What is a 'Home Debtor'

Home debtor is an old-fashioned term for any individual who takes out a mortgage in order to buy a home and has yet to pay it off. Today, we typically don’t distinguish between homeowners and home debtors, and call everyone who holds a property deed a homeowner, regardless of how much equity they have in their home.


The term home debtor is particularly apt to describe those who will likely never be able to pay off their mortgage because of the costs associated with home ownership, such as property taxes, mortgage payments, insurance and necessary repairs. Unfortunately, millions of individuals fall into the category of home debtor, and with the high costs of owning a home, this term is often more appropriate than the commonly used word "homeowner." It is important for any person who is looking to buy a house to understand the underlying costs of the purchase and to ensure that they can afford to make the required payments.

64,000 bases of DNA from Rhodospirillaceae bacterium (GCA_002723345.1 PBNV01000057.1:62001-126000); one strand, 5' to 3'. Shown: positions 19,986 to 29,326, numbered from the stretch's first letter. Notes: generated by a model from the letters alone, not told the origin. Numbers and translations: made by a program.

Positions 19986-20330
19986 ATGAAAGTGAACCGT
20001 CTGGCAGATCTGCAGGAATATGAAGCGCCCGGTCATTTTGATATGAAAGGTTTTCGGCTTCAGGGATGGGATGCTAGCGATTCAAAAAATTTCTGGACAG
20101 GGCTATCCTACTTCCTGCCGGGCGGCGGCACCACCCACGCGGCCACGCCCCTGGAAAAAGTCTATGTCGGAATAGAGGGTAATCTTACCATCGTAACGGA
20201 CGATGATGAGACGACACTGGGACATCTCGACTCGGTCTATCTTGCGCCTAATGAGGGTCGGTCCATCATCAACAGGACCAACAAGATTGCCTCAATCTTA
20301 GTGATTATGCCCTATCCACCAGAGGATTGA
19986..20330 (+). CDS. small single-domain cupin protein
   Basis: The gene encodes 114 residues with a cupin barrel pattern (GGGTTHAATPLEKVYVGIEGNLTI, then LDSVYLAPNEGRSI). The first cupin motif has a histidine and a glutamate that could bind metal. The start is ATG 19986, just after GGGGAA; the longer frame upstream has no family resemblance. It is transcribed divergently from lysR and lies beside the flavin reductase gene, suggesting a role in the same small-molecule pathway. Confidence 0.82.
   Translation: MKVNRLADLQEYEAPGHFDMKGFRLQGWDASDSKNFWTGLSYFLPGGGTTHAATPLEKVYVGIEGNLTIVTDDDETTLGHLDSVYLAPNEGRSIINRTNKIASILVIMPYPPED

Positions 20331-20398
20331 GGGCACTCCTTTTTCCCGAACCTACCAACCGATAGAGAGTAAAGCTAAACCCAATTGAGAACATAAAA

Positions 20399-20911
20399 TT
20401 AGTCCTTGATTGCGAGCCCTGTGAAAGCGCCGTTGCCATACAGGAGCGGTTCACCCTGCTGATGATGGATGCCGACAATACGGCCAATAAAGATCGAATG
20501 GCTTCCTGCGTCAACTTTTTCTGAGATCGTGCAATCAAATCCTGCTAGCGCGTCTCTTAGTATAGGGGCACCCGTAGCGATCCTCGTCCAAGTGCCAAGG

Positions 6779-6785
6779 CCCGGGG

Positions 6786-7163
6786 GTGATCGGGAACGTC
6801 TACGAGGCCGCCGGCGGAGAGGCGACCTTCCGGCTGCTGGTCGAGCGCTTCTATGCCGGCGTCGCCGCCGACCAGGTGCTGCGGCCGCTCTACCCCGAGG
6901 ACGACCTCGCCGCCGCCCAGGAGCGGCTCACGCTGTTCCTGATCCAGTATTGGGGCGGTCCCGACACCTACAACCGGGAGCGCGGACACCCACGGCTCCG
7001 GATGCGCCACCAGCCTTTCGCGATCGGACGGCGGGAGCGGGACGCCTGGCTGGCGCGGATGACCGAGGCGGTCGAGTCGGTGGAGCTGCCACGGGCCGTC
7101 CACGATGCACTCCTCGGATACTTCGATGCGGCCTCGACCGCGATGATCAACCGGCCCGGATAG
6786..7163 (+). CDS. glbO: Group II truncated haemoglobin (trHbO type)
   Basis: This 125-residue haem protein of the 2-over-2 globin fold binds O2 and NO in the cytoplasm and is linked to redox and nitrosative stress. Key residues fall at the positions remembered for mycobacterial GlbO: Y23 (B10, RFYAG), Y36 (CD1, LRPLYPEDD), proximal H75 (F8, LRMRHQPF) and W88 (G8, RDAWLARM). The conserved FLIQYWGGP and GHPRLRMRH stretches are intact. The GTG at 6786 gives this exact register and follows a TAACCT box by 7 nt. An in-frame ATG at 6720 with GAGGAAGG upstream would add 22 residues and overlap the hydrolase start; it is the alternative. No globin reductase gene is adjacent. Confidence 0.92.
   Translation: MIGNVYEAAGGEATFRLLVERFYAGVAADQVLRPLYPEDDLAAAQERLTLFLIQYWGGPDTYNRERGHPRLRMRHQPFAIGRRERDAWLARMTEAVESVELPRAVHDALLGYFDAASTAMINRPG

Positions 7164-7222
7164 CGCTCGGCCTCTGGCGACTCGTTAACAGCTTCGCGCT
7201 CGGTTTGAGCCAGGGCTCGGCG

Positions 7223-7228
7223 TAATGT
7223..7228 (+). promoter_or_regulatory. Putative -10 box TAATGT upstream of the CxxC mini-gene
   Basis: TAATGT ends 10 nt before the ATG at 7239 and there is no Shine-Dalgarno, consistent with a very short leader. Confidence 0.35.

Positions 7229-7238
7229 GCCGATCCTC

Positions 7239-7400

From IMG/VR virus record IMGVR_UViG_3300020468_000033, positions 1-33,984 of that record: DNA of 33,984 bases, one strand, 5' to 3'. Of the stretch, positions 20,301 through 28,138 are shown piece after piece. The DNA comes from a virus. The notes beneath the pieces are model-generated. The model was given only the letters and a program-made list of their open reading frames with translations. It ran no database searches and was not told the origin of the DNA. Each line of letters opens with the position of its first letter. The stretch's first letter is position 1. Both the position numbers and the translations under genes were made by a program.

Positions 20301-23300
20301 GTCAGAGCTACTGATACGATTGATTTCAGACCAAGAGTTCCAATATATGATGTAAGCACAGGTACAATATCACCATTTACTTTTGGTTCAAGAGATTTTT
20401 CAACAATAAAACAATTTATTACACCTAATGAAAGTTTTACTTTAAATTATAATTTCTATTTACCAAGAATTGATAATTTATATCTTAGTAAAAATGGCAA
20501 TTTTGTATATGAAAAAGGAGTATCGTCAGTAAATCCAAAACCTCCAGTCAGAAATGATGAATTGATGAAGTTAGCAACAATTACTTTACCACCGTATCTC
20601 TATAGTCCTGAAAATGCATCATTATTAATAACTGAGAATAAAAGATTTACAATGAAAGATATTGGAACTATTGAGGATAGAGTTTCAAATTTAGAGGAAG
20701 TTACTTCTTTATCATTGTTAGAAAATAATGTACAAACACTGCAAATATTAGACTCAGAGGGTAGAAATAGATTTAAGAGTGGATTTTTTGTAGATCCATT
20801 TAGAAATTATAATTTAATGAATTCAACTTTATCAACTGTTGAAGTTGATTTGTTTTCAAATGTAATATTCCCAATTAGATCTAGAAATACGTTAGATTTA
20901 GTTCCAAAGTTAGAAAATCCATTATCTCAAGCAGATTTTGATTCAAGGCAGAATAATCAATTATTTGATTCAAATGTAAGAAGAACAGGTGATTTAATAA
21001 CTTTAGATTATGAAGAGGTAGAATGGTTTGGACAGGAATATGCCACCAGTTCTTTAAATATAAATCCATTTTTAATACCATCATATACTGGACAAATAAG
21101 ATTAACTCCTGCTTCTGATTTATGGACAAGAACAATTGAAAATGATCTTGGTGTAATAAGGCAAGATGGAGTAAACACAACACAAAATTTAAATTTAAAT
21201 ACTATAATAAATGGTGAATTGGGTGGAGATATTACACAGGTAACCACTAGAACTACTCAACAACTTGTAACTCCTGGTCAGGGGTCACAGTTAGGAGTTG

According to Zillow Research, the typical American homeowner owes 62 percent of the value of their home, as of 2017, while a little more than one-third of all U.S. homeowners own their home free and clear. These people used to be home debtors, but now cannot be considered such, because they have paid off their mortgages. One’s degree of home indebtedness depends on many factors, such as the size of the mortgage initially taken out, how long one has been in repayment, and the state of the real estate market at the time of purchase. 

Home debtors who bought their home in the years before the 2006 highs in real estate prices, before the subsequent crash tend to face the highest levels of home indebtedness. Americans in the Generation X cohort were particularly hard hit, and therefore just 1.3 percent of mortgaged homeowners of that generation are close to escaping home debtor status. This level is similar to the millennial generation, even though Gen Xers have had more time to pay off their mortgages. 

Home Debtors and Underwater Homes

Home Debtors who owe more on their mortgage than their home will fetch on the open market are referred to as “underwater.’ The phenomenon of underwater home debtors became widespread in the aftermath of the bursting of the real estate bubble, when home values fell more than 33% nationally. As of 2017, more than 5 million American home debtors, or 10.4 percent of mortgaged homeowners nationwide, are underwater.

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